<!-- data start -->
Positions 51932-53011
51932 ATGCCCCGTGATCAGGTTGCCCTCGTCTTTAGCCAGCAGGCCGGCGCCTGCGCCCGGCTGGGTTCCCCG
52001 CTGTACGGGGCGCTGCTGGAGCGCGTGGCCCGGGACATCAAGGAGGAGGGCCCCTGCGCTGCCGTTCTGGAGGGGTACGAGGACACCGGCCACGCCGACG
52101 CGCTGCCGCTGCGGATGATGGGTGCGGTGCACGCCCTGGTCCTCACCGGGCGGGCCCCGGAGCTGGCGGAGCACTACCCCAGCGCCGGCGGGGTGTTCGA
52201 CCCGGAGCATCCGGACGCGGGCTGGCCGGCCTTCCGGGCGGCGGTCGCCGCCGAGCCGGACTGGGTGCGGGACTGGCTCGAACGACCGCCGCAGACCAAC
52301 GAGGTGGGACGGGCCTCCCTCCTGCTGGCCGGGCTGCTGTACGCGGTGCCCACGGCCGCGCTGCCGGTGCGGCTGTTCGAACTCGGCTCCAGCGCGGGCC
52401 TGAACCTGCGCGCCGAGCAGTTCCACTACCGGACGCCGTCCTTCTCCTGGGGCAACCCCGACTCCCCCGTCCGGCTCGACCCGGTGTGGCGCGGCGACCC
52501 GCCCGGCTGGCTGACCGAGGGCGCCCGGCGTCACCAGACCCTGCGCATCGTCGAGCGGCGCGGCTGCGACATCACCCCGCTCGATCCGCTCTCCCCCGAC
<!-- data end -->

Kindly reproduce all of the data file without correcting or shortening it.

Positions 51932-53011
51932 ATGCCCCGTGATCAGGTTGCCCTCGTCTTTAGCCAGCAGGCCGGCGCCTGCGCCCGGCTGGGTTCCCCG
52001 CTGTACGGGGCGCTGCTGGAGCGCGTGGCCCGGGACATCAAGGAGGAGGGCCCCTGCGCTGCCGTTCTGGAGGGGTACGAGGACACCGGCCACGCCGACG
52101 CGCTGCCGCTGCGGATGATGGGTGCGGTGCACGCCCTGGTCCTCACCGGGCGGGCCCCGGAGCTGGCGGAGCACTACCCCAGCGCCGGCGGGGTGTTCGA
52201 CCCGGAGCATCCGGACGCGGGCTGGCCGGCCTTCCGGGCGGCGGTCGCCGCCGAGCCGGACTGGGTGCGGGACTGGCTCGAACGACCGCCGCAGACCAAC
52301 GAGGTGGGACGGGCCTCCCTCCTGCTGGCCGGGCTGCTGTACGCGGTGCCCACGGCCGCGCTGCCGGTGCGGCTGTTCGAACTCGGCTCCAGCGCGGGCC
52401 TGAACCTGCGCGCCGAGCAGTTCCACTACCGGACGCCGTCCTTCTCCTGGGGCAACCCCGACTCCCCCGTCCGGCTCGACCCGGTGTGGCGCGGCGACCC
52501 GCCCGGCTGGCTGACCGAGGGCGCCCGGCGTCACCAGACCCTGCGCATCGTCGAGCGGCGCGGCTGCGACATCACCCCGCTCGATCCGCTCTCCCCCGAC